This paper addresses a recent language change in U.S. The surprising aspect of this change is that it went unnoticed while it occurred among younger speakers in different parts of the country while older speakers continued to use the older form. The change was one affecting replacement in only a small part of the lexicon: that of by accident to on accident.
It is commonly acknowledged that variation in the use of prepositions among regional and social varieties is quite common (e.g. different than vs different to vs different from, quarter to vs quarter till vs quarter of, on line vs in line, to name a few). Wolfram & Schilling-Estes (1998, 343-44) have noted that often speakers are completely unaware that the preposition they are using in a given construction is not found in all English varieties. Such is the case with speakers of the innovative on accident. How then, did the form take hold in such disparate areas as Terre Haute, Indiana, Farmington Hills, Michigan, Irvine, California, and McRae, Georgia? These four communities are not just geographically far apart; they are also quite different in terms of size, economics, social classes, and ethnic diversity. Yet, this paper will report on a study which demonstrates that the same change from by accident to on accident took place within the same age groups during the same period of time in all four places.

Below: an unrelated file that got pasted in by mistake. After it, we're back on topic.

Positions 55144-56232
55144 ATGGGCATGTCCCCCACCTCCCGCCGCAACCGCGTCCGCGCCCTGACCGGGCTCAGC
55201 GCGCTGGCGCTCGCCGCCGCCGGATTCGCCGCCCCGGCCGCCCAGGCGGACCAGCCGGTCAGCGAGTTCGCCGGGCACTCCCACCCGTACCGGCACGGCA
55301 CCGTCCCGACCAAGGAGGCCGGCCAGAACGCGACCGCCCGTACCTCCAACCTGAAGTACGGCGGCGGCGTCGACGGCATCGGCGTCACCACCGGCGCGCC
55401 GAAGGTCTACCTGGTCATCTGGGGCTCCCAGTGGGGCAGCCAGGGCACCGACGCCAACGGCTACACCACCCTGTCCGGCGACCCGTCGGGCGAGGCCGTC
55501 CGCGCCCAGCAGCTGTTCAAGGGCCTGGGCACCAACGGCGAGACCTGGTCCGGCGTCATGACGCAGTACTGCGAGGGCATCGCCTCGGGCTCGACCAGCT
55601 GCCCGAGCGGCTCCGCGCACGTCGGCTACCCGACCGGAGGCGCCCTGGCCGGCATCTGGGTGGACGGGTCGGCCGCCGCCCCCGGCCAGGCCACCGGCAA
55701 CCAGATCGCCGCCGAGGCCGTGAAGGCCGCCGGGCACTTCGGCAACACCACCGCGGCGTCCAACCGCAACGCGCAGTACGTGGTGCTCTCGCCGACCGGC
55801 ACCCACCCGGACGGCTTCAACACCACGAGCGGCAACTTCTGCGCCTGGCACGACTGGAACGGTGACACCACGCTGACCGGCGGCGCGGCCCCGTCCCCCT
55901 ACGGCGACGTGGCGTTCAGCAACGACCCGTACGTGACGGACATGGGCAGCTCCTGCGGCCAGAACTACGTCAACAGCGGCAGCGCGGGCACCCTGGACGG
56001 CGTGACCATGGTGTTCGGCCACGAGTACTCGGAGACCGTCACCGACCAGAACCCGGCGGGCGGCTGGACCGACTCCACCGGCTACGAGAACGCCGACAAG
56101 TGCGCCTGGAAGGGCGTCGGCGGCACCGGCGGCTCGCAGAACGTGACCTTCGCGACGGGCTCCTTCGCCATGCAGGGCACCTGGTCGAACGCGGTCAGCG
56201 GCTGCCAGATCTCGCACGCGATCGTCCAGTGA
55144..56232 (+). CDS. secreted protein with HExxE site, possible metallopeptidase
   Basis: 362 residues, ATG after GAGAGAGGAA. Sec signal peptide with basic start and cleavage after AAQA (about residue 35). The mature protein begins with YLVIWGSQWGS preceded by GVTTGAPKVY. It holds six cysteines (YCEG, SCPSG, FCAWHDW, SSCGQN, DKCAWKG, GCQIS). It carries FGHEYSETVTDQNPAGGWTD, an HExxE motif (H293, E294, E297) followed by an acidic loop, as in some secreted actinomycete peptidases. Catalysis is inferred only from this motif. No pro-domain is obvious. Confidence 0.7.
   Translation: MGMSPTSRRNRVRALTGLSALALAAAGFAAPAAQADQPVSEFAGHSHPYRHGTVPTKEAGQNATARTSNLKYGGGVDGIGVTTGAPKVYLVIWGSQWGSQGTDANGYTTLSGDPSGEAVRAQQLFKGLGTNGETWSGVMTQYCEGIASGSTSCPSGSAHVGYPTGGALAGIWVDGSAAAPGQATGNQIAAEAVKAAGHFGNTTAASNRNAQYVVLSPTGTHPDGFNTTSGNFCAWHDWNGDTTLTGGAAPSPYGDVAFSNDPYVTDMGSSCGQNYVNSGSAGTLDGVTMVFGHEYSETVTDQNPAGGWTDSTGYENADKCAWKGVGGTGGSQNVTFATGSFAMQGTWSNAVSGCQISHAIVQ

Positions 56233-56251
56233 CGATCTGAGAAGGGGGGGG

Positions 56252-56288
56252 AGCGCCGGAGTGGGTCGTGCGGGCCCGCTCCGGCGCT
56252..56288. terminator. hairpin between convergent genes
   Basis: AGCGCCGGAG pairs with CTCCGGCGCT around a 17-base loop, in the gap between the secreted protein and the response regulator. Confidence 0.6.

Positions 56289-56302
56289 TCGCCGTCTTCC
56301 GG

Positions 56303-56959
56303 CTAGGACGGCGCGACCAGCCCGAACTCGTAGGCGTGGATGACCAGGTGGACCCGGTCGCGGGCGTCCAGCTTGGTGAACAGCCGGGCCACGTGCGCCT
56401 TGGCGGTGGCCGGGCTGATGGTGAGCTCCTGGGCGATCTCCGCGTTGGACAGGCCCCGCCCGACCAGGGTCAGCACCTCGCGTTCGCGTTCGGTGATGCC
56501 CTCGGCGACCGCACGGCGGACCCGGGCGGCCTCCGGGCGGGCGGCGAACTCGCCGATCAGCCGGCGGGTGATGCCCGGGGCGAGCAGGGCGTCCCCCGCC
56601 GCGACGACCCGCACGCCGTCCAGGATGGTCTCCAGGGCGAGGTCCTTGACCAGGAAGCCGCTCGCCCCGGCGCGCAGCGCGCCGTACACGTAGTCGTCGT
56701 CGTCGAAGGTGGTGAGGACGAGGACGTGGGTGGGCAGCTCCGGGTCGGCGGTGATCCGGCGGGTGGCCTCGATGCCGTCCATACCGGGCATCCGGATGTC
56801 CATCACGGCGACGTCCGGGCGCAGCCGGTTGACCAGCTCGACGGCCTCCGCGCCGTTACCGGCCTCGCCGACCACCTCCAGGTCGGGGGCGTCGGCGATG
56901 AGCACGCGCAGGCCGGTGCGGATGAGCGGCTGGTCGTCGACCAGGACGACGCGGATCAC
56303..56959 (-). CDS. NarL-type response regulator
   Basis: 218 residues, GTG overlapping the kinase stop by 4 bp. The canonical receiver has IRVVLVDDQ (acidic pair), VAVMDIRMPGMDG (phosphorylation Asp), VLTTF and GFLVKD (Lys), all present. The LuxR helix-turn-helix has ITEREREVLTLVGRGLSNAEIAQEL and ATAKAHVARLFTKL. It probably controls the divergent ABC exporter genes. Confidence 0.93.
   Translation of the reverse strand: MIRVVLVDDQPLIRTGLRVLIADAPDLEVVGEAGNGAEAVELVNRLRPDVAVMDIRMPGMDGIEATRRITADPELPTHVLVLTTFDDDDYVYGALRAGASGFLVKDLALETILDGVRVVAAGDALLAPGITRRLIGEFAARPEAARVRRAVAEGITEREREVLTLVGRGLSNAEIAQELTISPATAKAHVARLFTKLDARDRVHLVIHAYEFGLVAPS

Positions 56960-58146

The paper will also show that while by accident is still more common overall than on accident, and while older speakers still use by accident and often do not accept on accident, among younger speakers of U.S. English, on accident is common and, in fact, has equal acceptance with by accident. In many cases, younger speakers are even unaware of the existence of by accident.
Interestingly, on accident seems to have no social significance for speakers who use it. In contrast, there is some evidence that on accident does have social significance for some speakers who use by accident, but this is no means general: many by accident speakers do not notice that other people say on accident.
Why on accident spread throughout the U.S. is not clear. Obviously, on purpose may have played a role in supplying an analogical form (I didn't break the window on purpose; I broke it on accident), but why this changed occurred at the time that it did and in the direction that it did is even less clear. Based on the correlation of on accident usage with age, it is likely that on accident usage will continue to grow and replace by accident as the common U.S. phrase in the future.
Wolfram, Walt, and Natalie Schilling-Estes. 1998. American English. Malden, Massachusetts: Blackwell Publishers.